Inxeba film producers shunned by FPB's Appeals Tribunal – court hears

2018-03-28 18:05
Courtroom 6G at the North Gauteng High Court in Pretoria was packed ahead of the 'Inxeba' matter. (Amanda Khoza, News24)

Courtroom 6G at the North Gauteng High Court in Pretoria was packed ahead of the 'Inxeba' matter. (Amanda Khoza, News24)

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The North Gauteng High Court in Pretoria heard arguments on whether the Film and Publication Board and its Appeals Tribunal should both be part of the matter involving the reclassification of the film, Inxeba (The Wound).

Judge Joseph Raulinga said it was difficult for him to make a ruling because he had to accommodate all the parties.

"You have two organs of state here at loggerheads.

"At the end of the day I will make a decision whether you are allowed to be here or not so that we do not waste time."

READ: PTA High Court dismisses urgent appeal to stop screening of Inxeba

He said he had watched the movie to help him with the case.

The film's producers had requested a review of the decision of the FPB's Appeal Tribunal which had awarded Inxeba a rating of X18SNLVP, overturning the FBP rating of 16LS – essentially classifying the film as hard-core pornography.

'The board is lost'

Advocate Viwe Notshe, representing the Appeals Tribunal, said the board was there to act as a cheerleader for the applicant.

"They have no interest in the matter. It is not their decision that is being reviewed.

"The board is lost, your Lordship, the board needs your direction. The classification is the decision of the board."

Advocate Dali Mpofu, who is representing the Congress of Traditional Leaders of South Africa (Contralesa) and the Man and Boy Foundation said his team was representing members of the public who had a grievance.

OPINION: No, Inxeba isn't a disrespectful gay sex romp

"They went to the board and they were referred to the Appeals Tribunal. We are here having a factional fight on who should be here or not."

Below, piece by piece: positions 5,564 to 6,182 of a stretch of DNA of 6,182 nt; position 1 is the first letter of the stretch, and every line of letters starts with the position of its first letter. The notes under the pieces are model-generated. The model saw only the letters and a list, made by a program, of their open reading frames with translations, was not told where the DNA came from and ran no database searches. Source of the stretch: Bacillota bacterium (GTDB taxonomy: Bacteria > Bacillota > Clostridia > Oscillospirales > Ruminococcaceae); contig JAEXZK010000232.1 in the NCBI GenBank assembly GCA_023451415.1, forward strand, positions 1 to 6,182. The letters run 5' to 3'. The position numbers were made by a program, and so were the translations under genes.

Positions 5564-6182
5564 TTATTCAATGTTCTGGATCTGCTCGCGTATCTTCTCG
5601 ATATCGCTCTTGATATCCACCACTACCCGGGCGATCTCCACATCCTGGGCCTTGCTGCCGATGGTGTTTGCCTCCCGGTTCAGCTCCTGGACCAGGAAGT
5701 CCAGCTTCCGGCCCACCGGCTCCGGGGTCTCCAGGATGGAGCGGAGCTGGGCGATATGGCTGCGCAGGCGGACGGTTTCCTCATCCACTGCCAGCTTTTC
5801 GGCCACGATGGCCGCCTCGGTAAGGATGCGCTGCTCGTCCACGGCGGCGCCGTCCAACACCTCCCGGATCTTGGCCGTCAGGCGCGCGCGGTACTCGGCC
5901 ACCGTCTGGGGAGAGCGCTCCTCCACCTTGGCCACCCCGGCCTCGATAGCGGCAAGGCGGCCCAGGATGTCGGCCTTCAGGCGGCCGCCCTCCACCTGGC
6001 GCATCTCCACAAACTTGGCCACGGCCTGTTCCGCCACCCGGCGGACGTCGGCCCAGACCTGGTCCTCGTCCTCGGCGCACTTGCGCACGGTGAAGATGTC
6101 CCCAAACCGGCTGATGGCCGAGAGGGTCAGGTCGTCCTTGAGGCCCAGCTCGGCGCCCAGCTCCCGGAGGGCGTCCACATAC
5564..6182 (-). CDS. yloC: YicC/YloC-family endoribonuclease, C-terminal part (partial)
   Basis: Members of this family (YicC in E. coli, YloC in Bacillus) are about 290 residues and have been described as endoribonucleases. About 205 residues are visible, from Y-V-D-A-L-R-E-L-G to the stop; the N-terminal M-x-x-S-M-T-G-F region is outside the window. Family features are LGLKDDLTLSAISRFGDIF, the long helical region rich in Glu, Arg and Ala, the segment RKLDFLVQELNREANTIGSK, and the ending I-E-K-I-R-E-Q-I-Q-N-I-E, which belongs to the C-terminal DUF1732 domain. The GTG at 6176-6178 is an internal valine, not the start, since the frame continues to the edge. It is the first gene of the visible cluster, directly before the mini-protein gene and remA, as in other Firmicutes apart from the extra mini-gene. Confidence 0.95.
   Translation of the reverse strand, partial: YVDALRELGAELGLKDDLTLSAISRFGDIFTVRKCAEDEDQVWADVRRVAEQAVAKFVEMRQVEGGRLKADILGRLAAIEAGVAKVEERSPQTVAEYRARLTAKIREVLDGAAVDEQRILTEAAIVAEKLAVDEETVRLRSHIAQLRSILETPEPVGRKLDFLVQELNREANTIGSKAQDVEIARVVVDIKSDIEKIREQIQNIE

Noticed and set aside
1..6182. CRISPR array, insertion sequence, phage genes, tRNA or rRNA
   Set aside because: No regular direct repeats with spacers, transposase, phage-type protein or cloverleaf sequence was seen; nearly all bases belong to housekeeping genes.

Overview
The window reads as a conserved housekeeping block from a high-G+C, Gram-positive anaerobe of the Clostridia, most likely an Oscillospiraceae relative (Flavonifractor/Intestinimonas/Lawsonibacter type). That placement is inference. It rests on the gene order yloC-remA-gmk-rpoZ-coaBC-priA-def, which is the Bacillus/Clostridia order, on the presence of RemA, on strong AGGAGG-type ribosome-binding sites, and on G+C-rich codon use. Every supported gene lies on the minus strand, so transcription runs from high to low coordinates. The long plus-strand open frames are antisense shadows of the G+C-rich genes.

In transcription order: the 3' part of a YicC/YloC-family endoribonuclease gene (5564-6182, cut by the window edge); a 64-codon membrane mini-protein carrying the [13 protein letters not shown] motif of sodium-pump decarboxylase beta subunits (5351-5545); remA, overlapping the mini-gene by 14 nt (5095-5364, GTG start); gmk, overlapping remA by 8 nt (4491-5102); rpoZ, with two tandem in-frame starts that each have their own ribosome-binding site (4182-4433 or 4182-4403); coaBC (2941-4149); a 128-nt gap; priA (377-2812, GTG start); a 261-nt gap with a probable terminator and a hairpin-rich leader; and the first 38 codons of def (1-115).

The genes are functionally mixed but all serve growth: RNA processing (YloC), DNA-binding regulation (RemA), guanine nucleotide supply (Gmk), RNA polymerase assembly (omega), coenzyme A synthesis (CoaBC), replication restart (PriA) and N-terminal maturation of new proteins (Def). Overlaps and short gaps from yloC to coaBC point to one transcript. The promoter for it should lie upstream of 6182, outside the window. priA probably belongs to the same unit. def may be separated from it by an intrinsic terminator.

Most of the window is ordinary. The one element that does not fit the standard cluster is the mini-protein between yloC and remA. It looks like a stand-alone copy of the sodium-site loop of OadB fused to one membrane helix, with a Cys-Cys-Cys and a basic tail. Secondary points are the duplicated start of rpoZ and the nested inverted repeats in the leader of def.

He said according to the Films and Publications Act, a decision of the tribunal is deemed as a decision of the board and described the situation that the two were in as "complete schizophrenia".

Cultural issues

"What is happening here is actually embarrassing. You cannot have two bodies here against one another on a decision deemed to be made by both of them. Only one of them should be here."

Stephen Budlender, who is representing the producers and the distributors of the film, said it needed to be made clear what the matter was about.

"The real issues here are narrow. The issue is, did the tribunal follow lawful procedures?"

He said the debate was not on whether the film was offensive to anybody or whether Contralesa enjoyed the film or would have done something different about it.

"The Appeals Tribunal has purported to classify the film X18. This is a review of the statutory body.

"In our arguments we do not seek to say that culture is not important."

A question of compliance

Judge Raulinga interrupted him, saying cultural issues needed to be dealt with in a sensitive manner.

"We can't actually close our eyes and say because we have this international instrument, we don't care about 211 and 212 of the Constitution," he said.

Budlender said it was a question of whether the Appeals Tribunal had made the correct decision or not.

"The question is not to focus on what might have been but whether the Appeals Tribunal complied with the act," he said.

He said there were no reasons provided for the finding that the movie was without artistic merit.

"Freedom of expression also applies to expression that offends and disturbs."

The test was not that some people were shocked by the film, he argued.

"Films always have to be classified. It would be illegal to distribute a film without classification," he said.

"But when it comes to films, there is no right for a member of the public to complain with regards to the classification."

Did the movie disrespect the rights of isiXhosa culture and its sacred practices?